• Show respect for law enforcement—even if you think they are in the wrong—showing respect will help avoid potentially dangerous confrontations. If the officer really is in the wrong, file a complaint. An officer who receives multiple complaints raises a red flag for that officer’s superior.
Skate park

Skate park

In areas where a skate park is available, help your child make use of it, so they can avoid confrontation with police. If you don’t have a skate park in your area, lobby your city council to build one and point out that creating such a park will reduce crime and concentrate skaters into one area. Overall, just keep in mind that police are not out to “get” your skateboarding son or daughter. They are just trying to keep your city safe and clean. If you let your child know what officers are most concerned about, you may help them to avoid potentially dangerous situations in the future and skate safety.

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September 24, 2009 at 7:55 am 4 comments

1,000 CrimeReports Fans on Facebook!

Today, CrimeReports has reached 1,000 fans on Facebook. It was slightly less than a month ago that we announced 500 fans, but thanks to our enthusiastic users, CrimeReports is growing like never before. We are extremely pleased to have so many supporters across the US and Canada who want to get involved in neighborhood crime prevention by working with their local law enforcement and using CrimeReports.

Thanks to everyone who has made this possible by spreading the word, talking to your neighbors, and working with local law enforcement to keep your neighborhoods safer.

Get even more information and links by following us on Twitter: @crimereports.

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September 11, 2009 at 10:34 am Leave a comment

Rooting Out Sex Offenders, Taking Responsibility For Our Own Neighborhoods

Although the story of Jaycee Lee Duggard has put local law enforcement under the spotlight, and the local police chief has admitted errors, there is one group that hasn’t received much criticism at all for its mishandling of the situation: the neighbors.

Neighborhood Suspicions

I’ve read and heard about the many neighbors who thought Phil Garrido was creepy. And many of them suspected he was probably doing something bad or illegal. In fact, I have read accounts that neighbors even suspected sexual acts were being committed in the backyard, and that children were being kept back there. On one occasion a neighbor called the police, but nothing came of it, so they let the matter drop.

Why didn’t these neighbors—who knew Garrido was a sex offender—voice their concerns earlier or follow up with the police officers? Maybe it was for fear of wrongly accusing an innocent man, or maybe they just didn’t want to get involved.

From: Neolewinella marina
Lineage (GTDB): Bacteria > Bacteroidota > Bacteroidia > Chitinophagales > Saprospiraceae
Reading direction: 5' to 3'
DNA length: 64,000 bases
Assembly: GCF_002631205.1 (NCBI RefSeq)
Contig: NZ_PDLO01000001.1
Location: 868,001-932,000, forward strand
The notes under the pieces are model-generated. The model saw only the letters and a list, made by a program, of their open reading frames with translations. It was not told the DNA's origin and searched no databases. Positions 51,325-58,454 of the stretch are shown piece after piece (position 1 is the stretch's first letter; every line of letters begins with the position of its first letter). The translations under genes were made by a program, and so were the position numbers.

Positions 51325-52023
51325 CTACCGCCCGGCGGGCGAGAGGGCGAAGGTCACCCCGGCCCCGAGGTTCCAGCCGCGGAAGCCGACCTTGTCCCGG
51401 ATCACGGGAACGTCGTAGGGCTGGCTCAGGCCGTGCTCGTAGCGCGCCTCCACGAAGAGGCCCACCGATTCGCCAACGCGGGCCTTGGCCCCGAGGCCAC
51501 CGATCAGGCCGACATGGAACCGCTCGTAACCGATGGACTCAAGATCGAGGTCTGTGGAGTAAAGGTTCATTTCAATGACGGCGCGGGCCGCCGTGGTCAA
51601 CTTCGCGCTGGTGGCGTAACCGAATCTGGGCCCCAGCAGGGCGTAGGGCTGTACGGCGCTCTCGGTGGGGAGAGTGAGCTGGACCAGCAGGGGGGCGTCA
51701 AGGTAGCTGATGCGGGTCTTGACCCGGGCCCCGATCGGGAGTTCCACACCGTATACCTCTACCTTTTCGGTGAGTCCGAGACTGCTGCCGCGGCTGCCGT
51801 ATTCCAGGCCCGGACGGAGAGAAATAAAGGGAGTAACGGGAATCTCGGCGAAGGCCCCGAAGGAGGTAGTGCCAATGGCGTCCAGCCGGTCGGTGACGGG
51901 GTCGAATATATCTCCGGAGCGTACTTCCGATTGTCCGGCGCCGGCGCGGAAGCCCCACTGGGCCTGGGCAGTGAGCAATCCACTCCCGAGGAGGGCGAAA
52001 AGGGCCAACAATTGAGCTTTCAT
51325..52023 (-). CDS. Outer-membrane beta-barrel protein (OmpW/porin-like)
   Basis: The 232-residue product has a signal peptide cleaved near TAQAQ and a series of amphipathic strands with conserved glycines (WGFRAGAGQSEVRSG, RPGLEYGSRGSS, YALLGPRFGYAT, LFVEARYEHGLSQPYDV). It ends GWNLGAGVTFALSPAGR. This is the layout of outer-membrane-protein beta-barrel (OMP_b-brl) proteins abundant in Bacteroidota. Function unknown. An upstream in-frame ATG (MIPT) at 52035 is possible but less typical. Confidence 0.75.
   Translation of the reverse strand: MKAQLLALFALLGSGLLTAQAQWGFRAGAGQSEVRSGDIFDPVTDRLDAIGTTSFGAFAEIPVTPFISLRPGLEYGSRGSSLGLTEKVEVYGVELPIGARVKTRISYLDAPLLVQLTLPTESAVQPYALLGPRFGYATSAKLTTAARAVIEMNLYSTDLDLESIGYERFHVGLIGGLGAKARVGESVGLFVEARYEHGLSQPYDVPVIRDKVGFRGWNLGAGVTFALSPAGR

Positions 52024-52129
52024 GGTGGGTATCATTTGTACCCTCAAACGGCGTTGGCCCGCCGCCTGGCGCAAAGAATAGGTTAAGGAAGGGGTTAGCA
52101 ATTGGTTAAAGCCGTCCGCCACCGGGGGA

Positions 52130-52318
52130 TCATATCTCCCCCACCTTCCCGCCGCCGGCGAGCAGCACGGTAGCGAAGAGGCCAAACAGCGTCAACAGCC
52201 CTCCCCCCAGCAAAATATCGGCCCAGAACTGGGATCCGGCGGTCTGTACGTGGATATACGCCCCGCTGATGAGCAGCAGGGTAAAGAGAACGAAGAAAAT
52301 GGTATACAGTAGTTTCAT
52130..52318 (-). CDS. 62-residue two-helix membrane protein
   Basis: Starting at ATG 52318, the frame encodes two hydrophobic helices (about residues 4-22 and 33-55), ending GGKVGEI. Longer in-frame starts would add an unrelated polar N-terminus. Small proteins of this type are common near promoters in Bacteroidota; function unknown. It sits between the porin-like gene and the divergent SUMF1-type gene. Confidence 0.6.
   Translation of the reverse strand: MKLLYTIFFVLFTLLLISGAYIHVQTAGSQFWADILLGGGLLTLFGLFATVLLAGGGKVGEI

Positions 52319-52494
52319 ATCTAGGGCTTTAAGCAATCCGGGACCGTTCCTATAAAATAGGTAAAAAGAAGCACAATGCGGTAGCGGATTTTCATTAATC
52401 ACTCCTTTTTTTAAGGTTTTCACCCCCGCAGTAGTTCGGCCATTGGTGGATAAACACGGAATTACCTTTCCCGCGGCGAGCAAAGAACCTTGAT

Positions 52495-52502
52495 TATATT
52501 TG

Taking Responsibility

As citizens in our communities it is our duty to keep our neighborhoods safe. Granted, police have the specific duty to enforce the law when it is broken, but they cannot do their jobs without our help.

One of the lessons we need to take away from this unfortunate case, is that WE are ultimately responsible for the safety of our community—not law enforcement. We need to break out of our shells, talk to our neighbors, and communicate our concern with them. Knowing that other people share our concerns, makes it easier to report crimes, and work together to keep our neighborhoods safe.

If an incident is not resolved to your satisfaction, contact your local law enforcement agency again. Talk to your neighbors and start a coalition to resolve continuing concerns with law enforcement or the local city council, if necessary. I recently heard a law enforcement officer say that if you strongly feel that something is not right, but your neighbor has an 8-ft fence, get a 10-ft ladder and see for yourself what is going on.

Ultimately, ceding our neighborhood protection duties to law enforcement leaves us without control over our own homes, families, and communities. The police cannot be in all places at all times, be we are in our communities all the time. Let’s take responsibility, get involved, and take back our neighborhoods.

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September 8, 2009 at 7:00 am 2 comments

Neighborhood Watch Uses Social Media to Stay in Touch

A neighborhood watch group in West Valley City, Utah, was recently profiled in the local news. Through emails and Facebook, this neighborhood watch is able to stay informed and keep themselves safe. Check out the video below.

Vodpod videos no longer available.

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September 3, 2009 at 11:11 am Leave a comment

Indiana’s ‘Silver Alert’ Helps Find Missing Adults

Although the nation’s Amber Alert system is widely publicized and used when a child goes missing, Indiana’s new “Silver Alert” is helping to find wandering seniors who suffer from dementia, Alzheimer’s, or other mental illnesses.

The new alert system was put into place on July 1st and has already been used five times to locate five individuals. “We needed something to alert the public when those with Alzheimer’s or other illnesses wander,” said Melissa Barile, the Alzheimer’s Association’s regional director in Fort Wayne.

For grown children of aging parents, a system like this helps give peace of mind that there is a structure in place to help locate and rescue missing persons with serious mental conditions and bring them back safe. If your state does not have a Silver Alert system, support legislation that would put one into place.

Read more about the system here: http://www.jg.net/apps/pbcs.dll/article?AID=/20090830/NEWS07/308309931

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September 1, 2009 at 10:53 am Leave a comment

In Defense of Traffic Tickets

Tom Vanderbilt recently posted an annoying, yet true, argument for the virtues of traffic tickets at Slate.com. Among his arguments for praising the virtues of traffic tickets:

  • Timothy McVeigh, Ted Bundy, David “Son of Sam” Berkowitz, and 9/11 ring-leader Mohammed Atta were all brought to police attention through traffic violations.
  • People who commit non-traffic crimes (i.e., burglary, assault, etc.) tend to also violate traffic laws and are more likely to be pulled over.
  • A 2006 study found that when traffic citations decreased in New York, traffic fatalities rose 11%.

I hate to admit it, but he’s right. Traffic tickets keep us safer on the road and off.

You can read the full article here: http://www.slate.com/id/2226509

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August 31, 2009 at 12:34 pm Leave a comment